Further to yesterday’s post, here’s another Macfarlane mock-up. The Old Ways includes an extraordinary section about the artist (and Yorkshireman) Steve Dilworth. MacFarlane travels to Harris in the Outer Hebrides, off the North West coast of Scotland, where Harris has lived and worked for decades. He’s best known for his incredible work ‘The Hanging Figure’, made from a real human skeleton, dressed in horsehair, blackthorn and seagrass, augmented with animal parts. He made this in the late 1970’s and has a plan for ensuring its preserved for posterity that sounds “insane” but is probably a logic that bears echoes of our neolithic forebears. We look at the remnants of the things they made and marvel. Dilworth’s work evokes that same sensation, and each piece looks like it was made to inform the future of something important. Just for that section, a dozen or so pages in total, the book is worth the price of admission.
This is the first mock-up cover I’ve done for Robert Macfarlane’s ‘trilogy’ of books: The Wild Places, The Old Ways and Landmarks. He’s written others, but these three are thematically aligned, as he explores his ideas and observations about what’s often referred to as ‘the natural world’ or, as I prefer, ‘the world’. There’s conflicting arguments as to the reasons for our perceived “separation” from ‘nature’, but it’s an easy chasm to cross. Go for a walk in the woods, or up in the moors, or down to the beach. Don’t take any gadgets with screens or that make distracting noises. Take your time in those places and soon enough you’ll find the heavy armour of “civilisation” fall away and you’ll become attuned once again to the world we as a species evolved into. In my old job, I used to have to regularly take the train to London for the kind of meetings that redefined Arthur Koestler’s writings on prison: “The main probem is apathy, depression and gradual dehumanisation. The spirit dies.” As I got off the train at Paddington I walked dejectedly through an entirely man-made environment of concrete, steel, and plastic, with flickering screens everywhere, and advertising hoardings screaming for your attention. I came to feel that this was probably what hell looks like, and judging by the faces of everyone else I saw there I came to feel that most people seem to know it. It’s not a place we should be living in. Macfarlane’s writings remind us of that fact, time and again. He doesn’t so much rhapsodise about these wild places as open himself up and let the places speak through him.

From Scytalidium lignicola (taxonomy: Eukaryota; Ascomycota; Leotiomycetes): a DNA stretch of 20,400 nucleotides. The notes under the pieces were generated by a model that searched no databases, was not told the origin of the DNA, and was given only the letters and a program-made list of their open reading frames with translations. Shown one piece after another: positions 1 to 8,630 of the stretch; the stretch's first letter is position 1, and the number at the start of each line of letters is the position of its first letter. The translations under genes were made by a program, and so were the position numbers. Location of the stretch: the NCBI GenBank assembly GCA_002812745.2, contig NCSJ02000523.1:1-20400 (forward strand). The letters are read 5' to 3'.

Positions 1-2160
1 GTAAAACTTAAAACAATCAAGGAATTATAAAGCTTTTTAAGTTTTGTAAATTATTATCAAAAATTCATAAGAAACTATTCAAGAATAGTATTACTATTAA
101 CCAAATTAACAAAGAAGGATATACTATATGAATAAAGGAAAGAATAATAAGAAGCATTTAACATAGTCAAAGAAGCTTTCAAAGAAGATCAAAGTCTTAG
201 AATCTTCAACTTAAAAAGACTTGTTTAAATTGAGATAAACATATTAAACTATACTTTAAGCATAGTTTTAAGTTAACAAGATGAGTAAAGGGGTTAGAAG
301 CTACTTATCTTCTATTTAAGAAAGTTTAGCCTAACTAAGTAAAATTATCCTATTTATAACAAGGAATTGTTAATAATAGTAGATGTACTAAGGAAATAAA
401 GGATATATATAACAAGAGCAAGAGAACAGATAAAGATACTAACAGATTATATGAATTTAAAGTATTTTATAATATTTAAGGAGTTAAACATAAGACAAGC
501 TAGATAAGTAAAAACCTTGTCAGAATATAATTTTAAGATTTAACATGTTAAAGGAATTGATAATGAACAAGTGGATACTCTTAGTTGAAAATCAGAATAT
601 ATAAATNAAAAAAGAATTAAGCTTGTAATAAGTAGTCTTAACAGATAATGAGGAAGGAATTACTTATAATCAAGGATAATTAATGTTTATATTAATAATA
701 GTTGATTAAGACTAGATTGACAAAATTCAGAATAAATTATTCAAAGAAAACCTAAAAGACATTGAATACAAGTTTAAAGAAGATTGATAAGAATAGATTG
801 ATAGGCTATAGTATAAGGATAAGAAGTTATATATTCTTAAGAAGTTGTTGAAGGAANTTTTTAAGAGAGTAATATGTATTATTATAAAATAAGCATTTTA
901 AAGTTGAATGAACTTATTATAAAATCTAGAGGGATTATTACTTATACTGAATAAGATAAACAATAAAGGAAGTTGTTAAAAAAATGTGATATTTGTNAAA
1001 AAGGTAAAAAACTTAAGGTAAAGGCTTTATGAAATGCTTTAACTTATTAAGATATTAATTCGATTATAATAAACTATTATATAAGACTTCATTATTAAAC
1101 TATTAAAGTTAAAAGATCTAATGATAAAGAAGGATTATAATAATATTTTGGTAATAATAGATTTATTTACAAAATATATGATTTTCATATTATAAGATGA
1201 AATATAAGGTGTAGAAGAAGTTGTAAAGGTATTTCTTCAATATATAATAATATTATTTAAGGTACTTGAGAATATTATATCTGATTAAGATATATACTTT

The Stubborn Light Of Things’ is a collection of music created by Peter Rogers. Initially intended as a soundtrack for author Melissa Harrison’s podcast of the same name, it more than stands up as an album in its own right, evoking for me the same moods as those in Budd/Eno/Lanois’ The Pearl, Virginia Astley’s From Gardens Where We Feel Secure, Bibio’s recent Sleep On The Wing, and even Boards Of Canada at their most ‘pastoral’. Inspired by the changing seasons, England’s arable landscape, and the beauty and solace provided by nature during the 2020 lockdown, it’s been a welcome antidote to the sonic warfare undertaken by the arsehole who lives over the back from me, going at it all day yesterday with an angle grinder. That evening I was at DefCon1, but after bathing in the soothing ambiene of Mr Roger’s compositions, I’m now as calm as a summer breeze.